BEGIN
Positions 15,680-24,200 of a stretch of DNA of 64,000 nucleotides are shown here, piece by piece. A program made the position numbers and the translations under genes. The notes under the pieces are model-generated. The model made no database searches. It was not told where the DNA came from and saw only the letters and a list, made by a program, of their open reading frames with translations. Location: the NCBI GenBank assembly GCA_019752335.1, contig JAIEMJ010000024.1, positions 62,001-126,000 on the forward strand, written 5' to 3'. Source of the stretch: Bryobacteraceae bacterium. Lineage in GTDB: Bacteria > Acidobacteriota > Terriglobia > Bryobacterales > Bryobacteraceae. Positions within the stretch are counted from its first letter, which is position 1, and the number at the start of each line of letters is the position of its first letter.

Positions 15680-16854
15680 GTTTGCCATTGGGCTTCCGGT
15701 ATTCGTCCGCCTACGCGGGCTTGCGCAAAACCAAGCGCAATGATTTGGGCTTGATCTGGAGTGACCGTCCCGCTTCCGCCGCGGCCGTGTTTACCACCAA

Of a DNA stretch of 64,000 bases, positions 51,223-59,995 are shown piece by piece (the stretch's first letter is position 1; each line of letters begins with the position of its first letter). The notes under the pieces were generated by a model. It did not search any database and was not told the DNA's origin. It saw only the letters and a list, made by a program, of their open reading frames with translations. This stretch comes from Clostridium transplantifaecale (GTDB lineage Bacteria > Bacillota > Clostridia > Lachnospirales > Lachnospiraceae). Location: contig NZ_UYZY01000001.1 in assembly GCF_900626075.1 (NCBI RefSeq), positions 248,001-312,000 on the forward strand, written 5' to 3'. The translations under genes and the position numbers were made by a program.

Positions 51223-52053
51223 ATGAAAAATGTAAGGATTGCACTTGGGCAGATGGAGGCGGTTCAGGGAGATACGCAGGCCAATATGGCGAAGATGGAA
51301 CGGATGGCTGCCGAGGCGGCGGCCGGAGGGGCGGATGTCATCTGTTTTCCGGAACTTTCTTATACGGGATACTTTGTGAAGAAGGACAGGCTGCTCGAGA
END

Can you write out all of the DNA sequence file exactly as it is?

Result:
Positions 15,680-24,200 of a stretch of DNA of 64,000 nucleotides are shown here, piece by piece. A program made the position numbers and the translations under genes. The notes under the pieces are model-generated. The model made no database searches. It was not told where the DNA came from and saw only the letters and a list, made by a program, of their open reading frames with translations. Location: the NCBI GenBank assembly GCA_019752335.1, contig JAIEMJ010000024.1, positions 62,001-126,000 on the forward strand, written 5' to 3'. Source of the stretch: Bryobacteraceae bacterium. Lineage in GTDB: Bacteria > Acidobacteriota > Terriglobia > Bryobacterales > Bryobacteraceae. Positions within the stretch are counted from its first letter, which is position 1, and the number at the start of each line of letters is the position of its first letter.

Positions 15680-16854
15680 GTTTGCCATTGGGCTTCCGGT
15701 ATTCGTCCGCCTACGCGGGCTTGCGCAAAACCAAGCGCAATGATTTGGGCTTGATCTGGAGTGACCGTCCCGCTTCCGCCGCGGCCGTGTTTACCACCAA

Of a DNA stretch of 64,000 bases, positions 51,223-59,995 are shown piece by piece (the stretch's first letter is position 1; each line of letters begins with the position of its first letter). The notes under the pieces were generated by a model. It did not search any database and was not told the DNA's origin. It saw only the letters and a list, made by a program, of their open reading frames with translations. This stretch comes from Clostridium transplantifaecale (GTDB lineage Bacteria > Bacillota > Clostridia > Lachnospirales > Lachnospiraceae). Location: contig NZ_UYZY01000001.1 in assembly GCF_900626075.1 (NCBI RefSeq), positions 248,001-312,000 on the forward strand, written 5' to 3'. The translations under genes and the position numbers were made by a program.

Positions 51223-52053
51223 ATGAAAAATGTAAGGATTGCACTTGGGCAGATGGAGGCGGTTCAGGGAGATACGCAGGCCAATATGGCGAAGATGGAA
51301 CGGATGGCTGCCGAGGCGGCGGCCGGAGGGGCGGATGTCATCTGTTTTCCGGAACTTTCTTATACGGGATACTTTGTGAAGAAGGACAGGCTGCTCGAGA